On his tweetstream, author William Gibson linked to an interview he gave the Paris Review. He had me right away, narrating the cooking-up of the term “cyberspace”. Then the text ran into a paywall: “To read the rest of this piece, purchase the issue.”
I followed the link and discovered that said issue also contains an interview with Samuel Delany, another writer whose work has been important to me. Also, that they wanted $12.00 for it. I considered briefly then hit the Paypal button. Suddenly it was asking my choice of (expensive) shipping options, and I realized that it wanted to sell me an actual physical book.
I was kind of upset because it meant that I couldn’t continue reading right then and there on the sofa. And, well, because Gibson and Delany both have functioned as emissaries from the future (lots of different futures actually); so the notion that, in 2011, I must wait for their words impressed on macerated softwood to arrive via internal combustion, well, it’s jarring.
But I guess I will buy it.
Comment feed for ongoing:
From: Michael A (Jun 17 2011, at 00:03)
TPR just announced a "digital version", available from Zinio: http://www.theparisreview.org/blog/2011/06/15/the-summer-issue-redefining-the-beach-read-since-1953/
From: Matt Warren (Jun 17 2011, at 01:58)
Seems like they do have a digital version, see the bottom right-hand part of this page http://store.theparisreview.org/collections/subscribe
From: Nicole Rudick (Jun 17 2011, at 04:16)
Tim, the future truly has arrived. Starting with this issue, you can buy digital versions of the magazine. Go to www.theparisreview.org and click on the box on the right rail showing the iPad. That's it. I know, it's a little hard to find at the moment. We're working on that. Print or digital, though, the issue is worth it. The interviews are fantastic.
Nicole Rudick, Managing Editor, The Paris Review
From: Joe daLuz (Jun 17 2011, at 04:28)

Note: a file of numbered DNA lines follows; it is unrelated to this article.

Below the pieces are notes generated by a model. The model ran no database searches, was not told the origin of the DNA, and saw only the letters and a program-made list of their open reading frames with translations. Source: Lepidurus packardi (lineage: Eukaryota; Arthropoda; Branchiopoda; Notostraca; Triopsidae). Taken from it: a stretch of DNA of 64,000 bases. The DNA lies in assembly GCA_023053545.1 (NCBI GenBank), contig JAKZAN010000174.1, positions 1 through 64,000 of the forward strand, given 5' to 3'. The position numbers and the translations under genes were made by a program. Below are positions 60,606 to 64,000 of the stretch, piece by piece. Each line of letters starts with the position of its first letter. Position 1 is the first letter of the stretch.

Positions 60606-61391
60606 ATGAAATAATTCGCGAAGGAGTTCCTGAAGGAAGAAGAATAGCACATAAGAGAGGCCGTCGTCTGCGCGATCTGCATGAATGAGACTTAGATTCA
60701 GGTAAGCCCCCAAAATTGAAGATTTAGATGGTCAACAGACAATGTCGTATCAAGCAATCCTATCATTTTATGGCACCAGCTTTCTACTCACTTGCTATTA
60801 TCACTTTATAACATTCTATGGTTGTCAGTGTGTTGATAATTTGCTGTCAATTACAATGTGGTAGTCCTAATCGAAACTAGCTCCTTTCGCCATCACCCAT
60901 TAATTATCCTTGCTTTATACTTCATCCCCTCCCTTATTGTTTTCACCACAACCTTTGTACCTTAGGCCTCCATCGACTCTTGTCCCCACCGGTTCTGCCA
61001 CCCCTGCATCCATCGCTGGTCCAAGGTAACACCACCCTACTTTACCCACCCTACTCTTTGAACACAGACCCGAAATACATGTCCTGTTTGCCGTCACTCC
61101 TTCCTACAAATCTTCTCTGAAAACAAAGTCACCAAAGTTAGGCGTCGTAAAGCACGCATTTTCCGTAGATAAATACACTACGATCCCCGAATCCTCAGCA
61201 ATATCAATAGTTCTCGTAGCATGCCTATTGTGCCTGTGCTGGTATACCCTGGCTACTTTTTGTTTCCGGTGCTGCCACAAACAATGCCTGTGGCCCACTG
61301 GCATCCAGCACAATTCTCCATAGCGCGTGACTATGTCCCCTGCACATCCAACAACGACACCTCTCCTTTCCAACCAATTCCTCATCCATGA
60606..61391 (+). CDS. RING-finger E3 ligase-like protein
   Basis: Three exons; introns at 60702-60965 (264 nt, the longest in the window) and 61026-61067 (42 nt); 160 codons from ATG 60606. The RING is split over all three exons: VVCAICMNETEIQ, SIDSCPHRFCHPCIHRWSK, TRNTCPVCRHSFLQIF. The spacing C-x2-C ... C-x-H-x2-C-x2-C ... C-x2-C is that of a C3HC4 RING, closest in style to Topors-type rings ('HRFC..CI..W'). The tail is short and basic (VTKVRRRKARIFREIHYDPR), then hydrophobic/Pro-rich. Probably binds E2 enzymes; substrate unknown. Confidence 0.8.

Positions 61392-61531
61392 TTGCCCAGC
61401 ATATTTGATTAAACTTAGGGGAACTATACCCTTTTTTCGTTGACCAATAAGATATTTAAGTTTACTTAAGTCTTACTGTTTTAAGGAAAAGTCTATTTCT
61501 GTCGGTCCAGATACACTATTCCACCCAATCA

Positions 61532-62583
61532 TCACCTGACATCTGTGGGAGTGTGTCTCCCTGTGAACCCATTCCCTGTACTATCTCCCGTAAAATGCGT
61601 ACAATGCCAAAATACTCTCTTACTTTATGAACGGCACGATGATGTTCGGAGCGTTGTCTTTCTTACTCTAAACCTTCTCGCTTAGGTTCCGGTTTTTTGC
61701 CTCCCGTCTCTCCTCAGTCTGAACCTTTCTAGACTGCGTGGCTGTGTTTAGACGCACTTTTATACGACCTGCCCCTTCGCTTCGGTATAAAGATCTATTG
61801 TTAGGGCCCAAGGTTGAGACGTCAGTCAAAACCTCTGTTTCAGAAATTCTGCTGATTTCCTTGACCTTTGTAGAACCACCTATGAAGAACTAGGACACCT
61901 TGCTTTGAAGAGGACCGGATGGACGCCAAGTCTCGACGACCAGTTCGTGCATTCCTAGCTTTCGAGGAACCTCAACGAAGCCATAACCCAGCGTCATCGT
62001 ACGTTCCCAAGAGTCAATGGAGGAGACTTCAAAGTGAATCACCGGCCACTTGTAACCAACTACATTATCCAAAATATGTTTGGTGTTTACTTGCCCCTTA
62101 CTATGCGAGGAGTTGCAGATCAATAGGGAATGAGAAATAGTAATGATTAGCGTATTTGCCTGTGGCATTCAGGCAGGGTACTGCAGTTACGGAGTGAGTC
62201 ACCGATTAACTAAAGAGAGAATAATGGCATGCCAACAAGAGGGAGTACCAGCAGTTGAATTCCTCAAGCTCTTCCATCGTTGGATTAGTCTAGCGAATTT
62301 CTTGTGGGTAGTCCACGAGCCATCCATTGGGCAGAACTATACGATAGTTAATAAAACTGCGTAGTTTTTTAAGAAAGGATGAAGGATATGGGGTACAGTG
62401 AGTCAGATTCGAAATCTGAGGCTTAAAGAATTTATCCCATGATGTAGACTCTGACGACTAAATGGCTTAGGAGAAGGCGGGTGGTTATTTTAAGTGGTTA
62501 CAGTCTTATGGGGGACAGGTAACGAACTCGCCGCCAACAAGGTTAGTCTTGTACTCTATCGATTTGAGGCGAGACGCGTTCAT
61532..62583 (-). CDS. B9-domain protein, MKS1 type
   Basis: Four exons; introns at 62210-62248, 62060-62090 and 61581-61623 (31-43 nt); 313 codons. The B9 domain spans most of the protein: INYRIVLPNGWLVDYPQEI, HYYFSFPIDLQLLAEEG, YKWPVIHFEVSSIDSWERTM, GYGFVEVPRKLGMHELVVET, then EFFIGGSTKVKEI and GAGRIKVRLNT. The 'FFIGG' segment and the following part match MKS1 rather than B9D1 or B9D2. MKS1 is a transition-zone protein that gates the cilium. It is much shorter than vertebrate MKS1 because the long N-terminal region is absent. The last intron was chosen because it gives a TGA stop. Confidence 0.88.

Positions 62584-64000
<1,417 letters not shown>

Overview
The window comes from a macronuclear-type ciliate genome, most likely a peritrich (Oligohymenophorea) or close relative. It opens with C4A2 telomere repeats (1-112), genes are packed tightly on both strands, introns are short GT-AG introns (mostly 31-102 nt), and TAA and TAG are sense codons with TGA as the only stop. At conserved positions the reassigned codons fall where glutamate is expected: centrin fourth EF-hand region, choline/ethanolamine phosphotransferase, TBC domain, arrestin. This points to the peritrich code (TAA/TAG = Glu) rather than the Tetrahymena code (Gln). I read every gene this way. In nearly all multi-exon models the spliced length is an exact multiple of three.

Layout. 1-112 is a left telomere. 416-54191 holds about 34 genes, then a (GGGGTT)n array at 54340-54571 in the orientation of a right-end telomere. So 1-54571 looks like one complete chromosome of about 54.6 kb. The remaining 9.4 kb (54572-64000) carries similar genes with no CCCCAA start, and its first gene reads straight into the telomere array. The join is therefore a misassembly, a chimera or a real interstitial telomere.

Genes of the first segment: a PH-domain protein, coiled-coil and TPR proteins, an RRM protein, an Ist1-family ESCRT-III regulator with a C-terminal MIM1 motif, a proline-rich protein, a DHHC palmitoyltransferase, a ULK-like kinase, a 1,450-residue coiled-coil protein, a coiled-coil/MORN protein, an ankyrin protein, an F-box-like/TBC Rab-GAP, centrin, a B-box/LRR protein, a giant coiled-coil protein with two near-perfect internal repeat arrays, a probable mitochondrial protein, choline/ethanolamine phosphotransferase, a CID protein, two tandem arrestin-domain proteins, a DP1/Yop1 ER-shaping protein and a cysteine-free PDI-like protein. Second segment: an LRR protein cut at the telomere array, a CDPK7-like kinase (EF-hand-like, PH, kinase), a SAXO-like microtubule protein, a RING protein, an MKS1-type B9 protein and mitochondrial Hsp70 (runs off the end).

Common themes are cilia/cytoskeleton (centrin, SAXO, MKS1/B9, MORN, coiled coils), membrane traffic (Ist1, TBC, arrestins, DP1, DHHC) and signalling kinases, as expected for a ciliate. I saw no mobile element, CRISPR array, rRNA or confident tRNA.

An alternative would have been a $30 digital subscription, more expensive than the single issue but you would have been able to read it in a browser. Or in my case, an iPad app.
But yes, 2011, would be nice if publishing would recognize that in general.
From: pat (Jun 17 2011, at 06:10)
The future is irony, the humor is lost on few.
From: Brandt Kurowski (Jun 17 2011, at 07:13)
There is an alternative, albeit a somewhat unsatisfying one: you could buy a digital copy of The Paris Review on Zinio. It's a poor substitute for a real web version, but it does give you the immediate access you're looking for, and lets you avoid sacrifing trees and oil just to deliver words.
From: Rob (Jun 17 2011, at 07:17)
Just to show how stupid this is, can I borrow the book when you are done with it? Just like the old days.
Evidently some people just don't Get It. Especially entertaining when they don't Get It when dealing with Gibson.
From: Steven Harris (Jun 17 2011, at 15:05)
Ah, but Mr. Gibson likes physical things. Consider his interest in old watches. I suspect that he was more interested in giving this interview because he knew it would appear in printed form. Or, at least that's how I prefer to think of how he thinks.
From: Kevin H (Jun 17 2011, at 15:43)
Although I can see there are savings built into the price, it is certainly hard as a consumer to make the jump from a 5 paragraph sample to paying for a $30 4-issue digital subscription.
Faced with that choice, I think I would make the $12 choice and wait for the print to arrive.
Zinio sounds like a neat app and all, and I'm sure their DRM is top-notch, but I'm sure that adds up to a pretty healthy cut of the sales price.
Maybe I'm crazy, but it seems to me that a publication like TPR should be able to do pretty well selling individual interviews for $2 instant download in DRM-free ePub, PDF and MOBI formats - no middleman, printing or shipping costs needed.